The fall of ESports


Photo courtesy of Ellie Barnett

Coan Barnett, eighth grader at Irving Middle School, playing ESports late at night.

Many hobbies used during the pandemic have experienced rapidly decreasing interest. This has also applied to electronic sports (ESports). Once popular in the gaming community, the desire for the gaming genre has drastically declined.  

“Initially [the reason I got into ESports] was for the entertainment of watching tournaments, just like one would get into soccer by seeing the World Cup. I decided to give it a try and found I enjoyed [E-Sports]. I’ve been playing to this day, ” said junior Corey Sayers.

Sayers got into ESports during the early months of quarantine when online gaming was a refuge for many during the pandemic. ESports isn’t just a singular video game but includes a range of games that can be played competitively in a professional-like setting such as League of Legends, Valorant, and Super Smash Bros. However, since the pandemic’s effects on daily life has diminished, schoolwide interest in ESports has dropped off.

In the 2021-2022 school year, there were more students interested in ESports than this year. In the 2022-2023 school year, there has not been enough interest to keep the Gaming Skills Improvement Club going. I put out a few messages to the members on Schoology, but there was not enough of a reply to keep things going,” said math teacher and former Gaming Skills Improvement Club sponsor Thomas Troast. 

A key reason for the decline in popularity was the resumption of more conventional activities. With COVID-19 mandates and rules being lifted, many students have resumed their pre-pandemic extracurriculars and left gaming behind.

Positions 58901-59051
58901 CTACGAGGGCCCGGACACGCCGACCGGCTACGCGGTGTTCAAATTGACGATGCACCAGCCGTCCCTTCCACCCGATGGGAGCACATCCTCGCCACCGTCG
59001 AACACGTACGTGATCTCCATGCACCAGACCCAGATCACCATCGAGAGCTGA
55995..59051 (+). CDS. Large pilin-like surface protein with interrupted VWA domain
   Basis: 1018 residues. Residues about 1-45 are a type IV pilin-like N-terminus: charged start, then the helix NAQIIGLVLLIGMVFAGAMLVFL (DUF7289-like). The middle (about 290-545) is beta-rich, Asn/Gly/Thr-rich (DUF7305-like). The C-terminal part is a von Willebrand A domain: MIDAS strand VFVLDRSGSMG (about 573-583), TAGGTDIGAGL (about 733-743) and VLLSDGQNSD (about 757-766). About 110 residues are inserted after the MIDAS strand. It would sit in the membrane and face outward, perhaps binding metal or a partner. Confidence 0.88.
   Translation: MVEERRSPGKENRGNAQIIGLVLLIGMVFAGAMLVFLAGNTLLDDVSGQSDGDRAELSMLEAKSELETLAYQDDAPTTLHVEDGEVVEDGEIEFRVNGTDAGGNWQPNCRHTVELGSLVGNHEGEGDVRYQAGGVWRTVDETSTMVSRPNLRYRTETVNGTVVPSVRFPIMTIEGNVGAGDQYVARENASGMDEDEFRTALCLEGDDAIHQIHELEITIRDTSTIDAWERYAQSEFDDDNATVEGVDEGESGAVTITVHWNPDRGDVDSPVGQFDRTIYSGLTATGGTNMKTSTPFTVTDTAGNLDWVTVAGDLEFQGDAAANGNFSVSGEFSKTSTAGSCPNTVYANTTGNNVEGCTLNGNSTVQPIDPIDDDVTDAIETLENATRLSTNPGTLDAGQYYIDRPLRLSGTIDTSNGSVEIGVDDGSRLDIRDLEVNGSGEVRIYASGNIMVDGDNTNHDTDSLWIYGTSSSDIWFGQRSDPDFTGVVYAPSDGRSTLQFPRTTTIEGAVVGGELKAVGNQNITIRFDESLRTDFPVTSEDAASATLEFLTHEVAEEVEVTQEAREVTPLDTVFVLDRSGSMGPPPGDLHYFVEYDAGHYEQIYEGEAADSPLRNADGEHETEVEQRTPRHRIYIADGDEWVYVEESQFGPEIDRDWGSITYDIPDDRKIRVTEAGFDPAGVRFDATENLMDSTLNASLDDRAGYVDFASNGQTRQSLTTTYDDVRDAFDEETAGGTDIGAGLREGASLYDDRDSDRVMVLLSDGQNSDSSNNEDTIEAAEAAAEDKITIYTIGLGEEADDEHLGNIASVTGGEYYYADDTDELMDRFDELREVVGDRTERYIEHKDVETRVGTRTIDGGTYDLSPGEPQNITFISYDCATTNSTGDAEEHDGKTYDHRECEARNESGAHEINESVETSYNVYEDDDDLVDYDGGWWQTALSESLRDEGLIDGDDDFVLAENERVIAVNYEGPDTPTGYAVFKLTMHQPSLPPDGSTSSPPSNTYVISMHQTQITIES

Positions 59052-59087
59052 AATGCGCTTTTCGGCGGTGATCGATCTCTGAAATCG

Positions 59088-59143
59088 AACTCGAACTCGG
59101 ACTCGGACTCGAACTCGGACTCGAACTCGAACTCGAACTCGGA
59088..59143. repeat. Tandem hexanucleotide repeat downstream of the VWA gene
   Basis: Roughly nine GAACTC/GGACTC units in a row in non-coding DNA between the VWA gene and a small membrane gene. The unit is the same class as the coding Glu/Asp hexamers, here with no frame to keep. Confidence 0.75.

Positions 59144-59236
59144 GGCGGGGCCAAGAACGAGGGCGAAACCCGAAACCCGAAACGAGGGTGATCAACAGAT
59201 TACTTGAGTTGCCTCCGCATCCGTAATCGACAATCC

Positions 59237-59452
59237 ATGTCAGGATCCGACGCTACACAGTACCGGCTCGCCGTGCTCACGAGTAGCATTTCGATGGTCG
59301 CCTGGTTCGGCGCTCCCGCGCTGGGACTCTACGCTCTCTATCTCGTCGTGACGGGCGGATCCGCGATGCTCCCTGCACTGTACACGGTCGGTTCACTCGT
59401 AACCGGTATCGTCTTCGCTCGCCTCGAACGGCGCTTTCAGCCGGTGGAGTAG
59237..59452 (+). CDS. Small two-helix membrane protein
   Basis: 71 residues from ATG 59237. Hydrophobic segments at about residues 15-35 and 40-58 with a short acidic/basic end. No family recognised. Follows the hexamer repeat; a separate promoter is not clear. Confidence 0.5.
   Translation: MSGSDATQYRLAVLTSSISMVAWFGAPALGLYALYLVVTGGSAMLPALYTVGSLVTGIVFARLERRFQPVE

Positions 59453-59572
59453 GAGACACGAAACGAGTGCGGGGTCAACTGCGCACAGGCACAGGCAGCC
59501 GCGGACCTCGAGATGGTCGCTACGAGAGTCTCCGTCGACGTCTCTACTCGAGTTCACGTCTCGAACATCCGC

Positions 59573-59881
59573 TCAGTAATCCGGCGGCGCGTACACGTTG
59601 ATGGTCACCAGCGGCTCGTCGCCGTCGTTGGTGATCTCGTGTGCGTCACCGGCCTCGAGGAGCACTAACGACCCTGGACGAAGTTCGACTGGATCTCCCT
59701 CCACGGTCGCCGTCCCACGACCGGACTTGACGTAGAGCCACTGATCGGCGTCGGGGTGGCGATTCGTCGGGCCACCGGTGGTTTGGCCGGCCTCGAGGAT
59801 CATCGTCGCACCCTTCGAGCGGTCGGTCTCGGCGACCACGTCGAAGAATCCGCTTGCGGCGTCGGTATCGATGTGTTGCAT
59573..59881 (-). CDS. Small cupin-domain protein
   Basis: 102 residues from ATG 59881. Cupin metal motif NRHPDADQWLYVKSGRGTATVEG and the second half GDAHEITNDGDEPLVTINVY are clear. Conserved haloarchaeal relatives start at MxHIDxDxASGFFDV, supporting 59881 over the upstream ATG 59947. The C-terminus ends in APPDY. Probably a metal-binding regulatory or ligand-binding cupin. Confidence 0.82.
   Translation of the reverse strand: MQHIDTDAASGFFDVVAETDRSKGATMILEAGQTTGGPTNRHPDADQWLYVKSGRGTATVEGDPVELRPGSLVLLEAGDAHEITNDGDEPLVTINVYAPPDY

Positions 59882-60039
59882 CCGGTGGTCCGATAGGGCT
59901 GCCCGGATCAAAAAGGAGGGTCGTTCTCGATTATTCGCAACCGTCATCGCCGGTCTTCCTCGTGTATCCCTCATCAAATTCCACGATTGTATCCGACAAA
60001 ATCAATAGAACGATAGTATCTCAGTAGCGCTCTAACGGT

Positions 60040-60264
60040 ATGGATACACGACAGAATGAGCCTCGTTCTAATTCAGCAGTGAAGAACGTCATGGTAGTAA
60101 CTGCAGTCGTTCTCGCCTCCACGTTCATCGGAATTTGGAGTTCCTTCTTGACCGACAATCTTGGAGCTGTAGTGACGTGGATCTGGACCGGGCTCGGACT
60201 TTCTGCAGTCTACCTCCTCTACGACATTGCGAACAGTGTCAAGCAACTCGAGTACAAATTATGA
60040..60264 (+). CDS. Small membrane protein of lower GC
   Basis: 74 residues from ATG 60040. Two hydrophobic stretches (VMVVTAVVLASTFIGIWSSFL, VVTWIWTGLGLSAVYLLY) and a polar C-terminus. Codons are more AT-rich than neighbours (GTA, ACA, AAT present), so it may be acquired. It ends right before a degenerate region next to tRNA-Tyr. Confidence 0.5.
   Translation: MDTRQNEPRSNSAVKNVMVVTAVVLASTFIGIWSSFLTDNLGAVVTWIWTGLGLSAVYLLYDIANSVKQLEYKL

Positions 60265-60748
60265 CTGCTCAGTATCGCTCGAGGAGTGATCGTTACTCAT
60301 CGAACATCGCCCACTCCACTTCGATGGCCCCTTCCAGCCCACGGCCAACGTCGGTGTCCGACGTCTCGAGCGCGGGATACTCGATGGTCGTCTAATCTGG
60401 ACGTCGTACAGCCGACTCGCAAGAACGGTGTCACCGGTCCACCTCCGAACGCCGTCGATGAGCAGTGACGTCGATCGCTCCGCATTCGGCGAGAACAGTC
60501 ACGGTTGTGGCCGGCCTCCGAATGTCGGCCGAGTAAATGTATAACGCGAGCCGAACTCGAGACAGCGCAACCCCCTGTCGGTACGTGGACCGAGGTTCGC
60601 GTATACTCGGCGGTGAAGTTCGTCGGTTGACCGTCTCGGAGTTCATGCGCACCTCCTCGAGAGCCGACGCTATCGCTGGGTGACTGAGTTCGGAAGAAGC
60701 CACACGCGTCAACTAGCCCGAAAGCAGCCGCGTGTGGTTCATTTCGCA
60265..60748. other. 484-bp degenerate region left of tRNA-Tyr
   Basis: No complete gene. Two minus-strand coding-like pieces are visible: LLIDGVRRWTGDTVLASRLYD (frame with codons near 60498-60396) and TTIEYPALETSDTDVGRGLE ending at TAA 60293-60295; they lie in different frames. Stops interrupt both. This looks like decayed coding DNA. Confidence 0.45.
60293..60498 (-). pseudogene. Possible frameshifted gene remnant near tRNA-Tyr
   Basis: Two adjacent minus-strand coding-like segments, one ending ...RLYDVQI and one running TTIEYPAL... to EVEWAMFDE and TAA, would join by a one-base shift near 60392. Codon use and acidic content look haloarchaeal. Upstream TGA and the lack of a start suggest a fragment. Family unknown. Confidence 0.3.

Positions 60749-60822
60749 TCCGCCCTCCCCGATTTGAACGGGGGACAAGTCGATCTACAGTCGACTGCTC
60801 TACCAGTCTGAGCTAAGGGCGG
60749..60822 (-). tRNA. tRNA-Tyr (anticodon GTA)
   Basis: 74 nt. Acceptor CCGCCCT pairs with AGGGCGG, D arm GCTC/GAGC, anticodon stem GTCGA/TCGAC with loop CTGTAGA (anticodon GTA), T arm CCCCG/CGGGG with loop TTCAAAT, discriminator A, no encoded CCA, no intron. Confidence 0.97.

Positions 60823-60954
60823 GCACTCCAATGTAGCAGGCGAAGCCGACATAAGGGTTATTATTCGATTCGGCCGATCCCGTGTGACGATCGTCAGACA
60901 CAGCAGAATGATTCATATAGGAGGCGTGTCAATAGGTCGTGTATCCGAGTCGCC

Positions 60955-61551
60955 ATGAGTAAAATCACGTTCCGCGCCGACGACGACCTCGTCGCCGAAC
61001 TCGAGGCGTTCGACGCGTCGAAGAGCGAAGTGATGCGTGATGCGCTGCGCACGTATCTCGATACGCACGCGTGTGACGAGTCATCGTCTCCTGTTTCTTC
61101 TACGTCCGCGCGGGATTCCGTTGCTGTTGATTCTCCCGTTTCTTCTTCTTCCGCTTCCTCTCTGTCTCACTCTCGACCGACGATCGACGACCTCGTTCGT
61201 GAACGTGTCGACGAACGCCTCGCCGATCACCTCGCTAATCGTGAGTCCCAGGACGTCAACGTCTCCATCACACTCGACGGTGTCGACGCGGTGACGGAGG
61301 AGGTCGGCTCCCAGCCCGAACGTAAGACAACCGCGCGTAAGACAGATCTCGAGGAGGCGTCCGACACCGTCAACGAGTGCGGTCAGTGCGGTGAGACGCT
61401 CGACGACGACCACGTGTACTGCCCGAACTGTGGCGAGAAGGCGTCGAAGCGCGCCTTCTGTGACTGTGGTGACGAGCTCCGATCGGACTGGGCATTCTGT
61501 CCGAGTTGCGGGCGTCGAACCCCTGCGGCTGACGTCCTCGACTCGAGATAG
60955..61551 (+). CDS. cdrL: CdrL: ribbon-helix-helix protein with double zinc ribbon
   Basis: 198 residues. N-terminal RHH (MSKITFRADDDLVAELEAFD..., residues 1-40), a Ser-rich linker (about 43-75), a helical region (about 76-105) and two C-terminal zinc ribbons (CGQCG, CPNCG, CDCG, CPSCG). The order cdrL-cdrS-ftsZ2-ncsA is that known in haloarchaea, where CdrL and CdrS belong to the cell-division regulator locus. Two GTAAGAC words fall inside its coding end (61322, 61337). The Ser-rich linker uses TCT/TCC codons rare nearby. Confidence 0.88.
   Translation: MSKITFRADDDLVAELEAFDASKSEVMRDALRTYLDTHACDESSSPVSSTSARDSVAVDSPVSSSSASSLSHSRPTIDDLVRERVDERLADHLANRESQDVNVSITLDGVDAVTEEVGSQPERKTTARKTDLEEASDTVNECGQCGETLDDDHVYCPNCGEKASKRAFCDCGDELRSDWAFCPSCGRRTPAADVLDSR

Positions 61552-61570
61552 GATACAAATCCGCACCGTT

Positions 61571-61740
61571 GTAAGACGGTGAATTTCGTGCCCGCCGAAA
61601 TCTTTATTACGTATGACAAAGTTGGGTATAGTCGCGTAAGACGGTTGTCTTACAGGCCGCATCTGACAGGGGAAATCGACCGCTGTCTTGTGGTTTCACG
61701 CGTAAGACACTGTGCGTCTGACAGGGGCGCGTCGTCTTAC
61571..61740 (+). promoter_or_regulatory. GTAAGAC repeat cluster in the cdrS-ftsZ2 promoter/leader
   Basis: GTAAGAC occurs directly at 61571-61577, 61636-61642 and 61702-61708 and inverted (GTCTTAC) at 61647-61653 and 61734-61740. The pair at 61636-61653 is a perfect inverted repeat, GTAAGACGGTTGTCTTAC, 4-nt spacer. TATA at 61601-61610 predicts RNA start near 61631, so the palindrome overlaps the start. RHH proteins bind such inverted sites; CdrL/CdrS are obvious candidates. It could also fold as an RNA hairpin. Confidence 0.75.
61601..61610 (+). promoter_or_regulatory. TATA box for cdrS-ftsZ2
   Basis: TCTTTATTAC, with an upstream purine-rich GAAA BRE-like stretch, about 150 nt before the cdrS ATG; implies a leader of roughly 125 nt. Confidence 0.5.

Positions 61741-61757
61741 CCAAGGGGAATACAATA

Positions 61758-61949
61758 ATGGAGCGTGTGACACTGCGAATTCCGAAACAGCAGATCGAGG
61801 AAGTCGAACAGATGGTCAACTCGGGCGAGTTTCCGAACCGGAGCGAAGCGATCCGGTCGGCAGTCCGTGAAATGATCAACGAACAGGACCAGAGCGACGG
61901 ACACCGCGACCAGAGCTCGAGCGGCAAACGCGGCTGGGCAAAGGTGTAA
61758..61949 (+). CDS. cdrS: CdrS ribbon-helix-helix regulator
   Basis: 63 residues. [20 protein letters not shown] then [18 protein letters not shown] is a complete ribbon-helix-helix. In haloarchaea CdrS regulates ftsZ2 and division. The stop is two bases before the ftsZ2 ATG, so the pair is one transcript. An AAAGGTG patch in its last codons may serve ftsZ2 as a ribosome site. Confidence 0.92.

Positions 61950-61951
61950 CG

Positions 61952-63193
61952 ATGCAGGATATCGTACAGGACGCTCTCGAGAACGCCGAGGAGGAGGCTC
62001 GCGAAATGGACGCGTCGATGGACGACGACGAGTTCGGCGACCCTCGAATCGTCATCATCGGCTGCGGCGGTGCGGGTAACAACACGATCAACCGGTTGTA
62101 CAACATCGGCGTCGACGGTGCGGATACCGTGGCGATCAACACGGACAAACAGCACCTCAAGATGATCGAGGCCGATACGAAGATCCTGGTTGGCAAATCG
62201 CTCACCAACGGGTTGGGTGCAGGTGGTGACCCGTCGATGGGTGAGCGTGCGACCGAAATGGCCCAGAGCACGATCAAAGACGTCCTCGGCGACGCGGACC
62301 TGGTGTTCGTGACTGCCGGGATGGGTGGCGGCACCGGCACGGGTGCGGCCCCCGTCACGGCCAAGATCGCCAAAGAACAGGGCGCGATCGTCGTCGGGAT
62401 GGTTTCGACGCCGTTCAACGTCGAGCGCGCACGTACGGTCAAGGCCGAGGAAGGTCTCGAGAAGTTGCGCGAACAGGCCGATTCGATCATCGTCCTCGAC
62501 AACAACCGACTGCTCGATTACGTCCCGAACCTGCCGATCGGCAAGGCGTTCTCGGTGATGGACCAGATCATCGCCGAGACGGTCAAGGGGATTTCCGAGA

“It was an outlet for many because their traditional pastimes and sports were on pause. Now that things are relatively normal, people can’t commit a large amount of time to even attempt succeeding in ESports,” said Sayers. 

Even though interest in the ESports at WS has decreased, there are enough committed players who would like to form a school team. 

”I do love ESports, and I think it has the potential to bring many of the benefits that traditional sports bring if a school-sponsored club or team was managed properly,” said Sayers. 

Sadly, even though students have shown interest in forming a new ESports club, there hasn’t been luck with finding someone to sponsor the program. 

There has been interest in forming an ESports team at our school, but no coach (a position I declined several times over the year),” said history teacher and former Gamer’s Lounge sponsor Christopher Peck.

ESports remain an integral part of life for some students who hope to one day establish the hobby’s presence in the school.